7. ^ a b c Uganda Pastors Accused of Weakening Fight Against AIDS, Voice of America News, May 2007
  8. ^ Uganda: Church Loses Libel Case, New Vision, 22 June 2010. Cited at Retrieved 18 October 2010.
  9. ^ Churches declare billions, Sunday Vision, 18 August 2007.
  10. ^ Kayanja Survives Sodomy Charges, New Vision, 25 September 2009. Archived 24 January 2011 at WebCite
  11. ^ Kayanja Survives Sodomy Charges, New Vision, 25 September 2009.
  12. ^ Pastors Petition Museveni Over Kayanja Case
  13. ^ New Vision, 6 June 2006, page 2. Solomon Male (7 June 2006). "Open Letter To Pastor Alex Mitala – NFBAPC Chairman". Archived from the original on ?? 2010. Retrieved 18 October 2010.  Check date values in: |archive-date= (help)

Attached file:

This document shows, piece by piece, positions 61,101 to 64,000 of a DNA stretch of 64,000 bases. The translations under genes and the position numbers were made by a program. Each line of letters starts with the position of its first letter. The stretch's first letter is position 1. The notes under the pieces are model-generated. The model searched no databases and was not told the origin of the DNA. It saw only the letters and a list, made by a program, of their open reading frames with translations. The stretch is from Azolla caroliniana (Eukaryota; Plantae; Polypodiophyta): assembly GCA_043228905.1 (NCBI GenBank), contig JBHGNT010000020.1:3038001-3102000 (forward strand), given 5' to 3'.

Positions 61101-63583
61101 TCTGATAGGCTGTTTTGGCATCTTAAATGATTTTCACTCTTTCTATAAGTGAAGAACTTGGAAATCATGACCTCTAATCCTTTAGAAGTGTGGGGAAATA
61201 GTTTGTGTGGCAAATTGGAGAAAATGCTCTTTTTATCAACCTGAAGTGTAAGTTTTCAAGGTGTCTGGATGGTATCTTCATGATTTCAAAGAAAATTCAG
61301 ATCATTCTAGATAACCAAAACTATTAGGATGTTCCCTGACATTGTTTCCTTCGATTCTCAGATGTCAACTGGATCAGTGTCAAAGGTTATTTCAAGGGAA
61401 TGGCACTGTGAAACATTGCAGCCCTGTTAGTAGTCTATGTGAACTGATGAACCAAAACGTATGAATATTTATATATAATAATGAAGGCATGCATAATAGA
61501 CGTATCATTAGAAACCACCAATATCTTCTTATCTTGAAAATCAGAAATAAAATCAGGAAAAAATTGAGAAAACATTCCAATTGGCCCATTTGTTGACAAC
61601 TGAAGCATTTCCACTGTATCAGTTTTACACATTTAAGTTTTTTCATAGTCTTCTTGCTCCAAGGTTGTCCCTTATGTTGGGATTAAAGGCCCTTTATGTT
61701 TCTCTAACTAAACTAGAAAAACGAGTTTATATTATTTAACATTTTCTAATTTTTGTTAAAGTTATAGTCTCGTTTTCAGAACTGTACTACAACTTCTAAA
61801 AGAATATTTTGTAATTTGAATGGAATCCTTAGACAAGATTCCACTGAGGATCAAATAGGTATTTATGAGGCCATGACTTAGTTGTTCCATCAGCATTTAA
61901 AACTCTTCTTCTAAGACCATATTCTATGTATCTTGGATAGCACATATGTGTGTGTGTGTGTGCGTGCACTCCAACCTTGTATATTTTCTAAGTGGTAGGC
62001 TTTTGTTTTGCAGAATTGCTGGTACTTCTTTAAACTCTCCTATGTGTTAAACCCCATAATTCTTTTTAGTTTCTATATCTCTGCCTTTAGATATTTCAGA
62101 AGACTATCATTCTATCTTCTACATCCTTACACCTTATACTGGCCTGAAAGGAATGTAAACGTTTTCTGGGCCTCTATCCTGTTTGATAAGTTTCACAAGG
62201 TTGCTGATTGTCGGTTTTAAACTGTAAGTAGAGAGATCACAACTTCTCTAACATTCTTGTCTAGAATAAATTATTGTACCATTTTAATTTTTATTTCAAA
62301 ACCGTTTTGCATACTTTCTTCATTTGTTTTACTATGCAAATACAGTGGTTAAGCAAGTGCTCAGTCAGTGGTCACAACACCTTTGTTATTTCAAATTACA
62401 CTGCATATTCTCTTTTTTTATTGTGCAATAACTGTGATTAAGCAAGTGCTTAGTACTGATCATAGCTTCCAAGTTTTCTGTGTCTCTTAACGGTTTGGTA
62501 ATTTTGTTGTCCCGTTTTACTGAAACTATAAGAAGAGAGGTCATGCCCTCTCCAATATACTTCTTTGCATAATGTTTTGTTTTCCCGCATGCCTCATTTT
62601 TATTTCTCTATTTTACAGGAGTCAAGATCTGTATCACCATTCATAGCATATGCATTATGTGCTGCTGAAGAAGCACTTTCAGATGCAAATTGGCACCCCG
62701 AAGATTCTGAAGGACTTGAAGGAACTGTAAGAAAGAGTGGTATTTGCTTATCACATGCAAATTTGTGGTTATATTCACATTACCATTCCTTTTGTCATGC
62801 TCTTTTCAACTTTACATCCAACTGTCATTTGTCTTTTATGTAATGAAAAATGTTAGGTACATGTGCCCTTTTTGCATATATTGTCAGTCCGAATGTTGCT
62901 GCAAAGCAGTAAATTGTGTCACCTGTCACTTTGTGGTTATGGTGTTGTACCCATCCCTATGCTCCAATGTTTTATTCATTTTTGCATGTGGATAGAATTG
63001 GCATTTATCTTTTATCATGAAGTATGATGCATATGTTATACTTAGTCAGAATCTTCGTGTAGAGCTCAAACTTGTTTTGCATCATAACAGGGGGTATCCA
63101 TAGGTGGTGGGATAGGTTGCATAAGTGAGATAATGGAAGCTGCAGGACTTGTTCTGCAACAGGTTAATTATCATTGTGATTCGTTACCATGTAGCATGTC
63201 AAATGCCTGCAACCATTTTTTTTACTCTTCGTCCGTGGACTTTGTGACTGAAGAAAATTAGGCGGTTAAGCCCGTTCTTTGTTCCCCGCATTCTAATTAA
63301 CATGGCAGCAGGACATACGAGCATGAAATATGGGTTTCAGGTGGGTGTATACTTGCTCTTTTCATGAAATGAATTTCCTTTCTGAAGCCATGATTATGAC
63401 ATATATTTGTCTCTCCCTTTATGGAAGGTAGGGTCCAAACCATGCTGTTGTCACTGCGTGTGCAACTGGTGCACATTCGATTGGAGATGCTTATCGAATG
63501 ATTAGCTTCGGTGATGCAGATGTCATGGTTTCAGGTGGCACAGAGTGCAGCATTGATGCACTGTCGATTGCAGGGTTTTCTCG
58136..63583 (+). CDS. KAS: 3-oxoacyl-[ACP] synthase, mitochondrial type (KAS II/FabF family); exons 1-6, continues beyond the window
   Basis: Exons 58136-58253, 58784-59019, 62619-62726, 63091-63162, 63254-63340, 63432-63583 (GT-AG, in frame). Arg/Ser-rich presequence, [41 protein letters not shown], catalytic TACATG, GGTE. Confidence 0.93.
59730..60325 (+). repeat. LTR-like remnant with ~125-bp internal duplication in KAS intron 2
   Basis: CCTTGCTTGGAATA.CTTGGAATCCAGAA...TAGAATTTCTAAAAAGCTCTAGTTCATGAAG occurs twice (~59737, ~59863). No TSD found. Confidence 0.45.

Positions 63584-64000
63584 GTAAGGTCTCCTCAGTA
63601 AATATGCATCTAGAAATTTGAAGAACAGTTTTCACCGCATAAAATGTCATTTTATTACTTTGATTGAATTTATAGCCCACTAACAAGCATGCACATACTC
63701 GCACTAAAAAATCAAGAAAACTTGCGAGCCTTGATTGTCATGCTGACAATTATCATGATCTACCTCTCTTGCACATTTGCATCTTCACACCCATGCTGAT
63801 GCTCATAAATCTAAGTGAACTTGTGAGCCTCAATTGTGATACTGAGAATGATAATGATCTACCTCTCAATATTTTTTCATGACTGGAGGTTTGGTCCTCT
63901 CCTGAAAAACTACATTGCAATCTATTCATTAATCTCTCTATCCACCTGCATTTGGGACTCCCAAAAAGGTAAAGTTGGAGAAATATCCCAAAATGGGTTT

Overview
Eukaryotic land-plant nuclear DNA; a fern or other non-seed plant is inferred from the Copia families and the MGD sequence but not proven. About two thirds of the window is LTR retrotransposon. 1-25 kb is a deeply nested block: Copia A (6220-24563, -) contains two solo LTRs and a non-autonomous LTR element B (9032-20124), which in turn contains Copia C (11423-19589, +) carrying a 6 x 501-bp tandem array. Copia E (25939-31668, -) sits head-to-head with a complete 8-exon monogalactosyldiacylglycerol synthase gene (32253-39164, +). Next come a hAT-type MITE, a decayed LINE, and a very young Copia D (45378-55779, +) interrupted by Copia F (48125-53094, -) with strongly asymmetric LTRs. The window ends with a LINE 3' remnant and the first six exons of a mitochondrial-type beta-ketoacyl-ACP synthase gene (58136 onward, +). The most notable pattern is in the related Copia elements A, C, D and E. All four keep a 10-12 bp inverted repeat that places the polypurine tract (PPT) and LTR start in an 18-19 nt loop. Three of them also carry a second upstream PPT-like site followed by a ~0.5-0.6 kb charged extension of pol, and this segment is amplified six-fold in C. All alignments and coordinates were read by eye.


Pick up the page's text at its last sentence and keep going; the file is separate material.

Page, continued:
14. ^ Pentecostal Pastors Denounce Male, New Vision, 6 May 2009.

14. I am not an imposter, says Pastor Male

15. Ugandan pastors' love for America – Welcome To The Sunday Vision

16. Glenna Gordon: Does God need your car?

17. The Observer 22 December 2011: Magistrate accused of taking bribe from Pastor Kayanja

18. Sunday Monitor 1 January 2012: The hunter of sham clerics:

19. The Observer 16–17 April 2012: Catholic Church needs to review wizardly practice

20. Pr Robert Kayanja's sodomy case witnesses eventually tell the truth that he sodomised them:

21. Do clerics have the moral authority to address corruption in society?



External links[edit]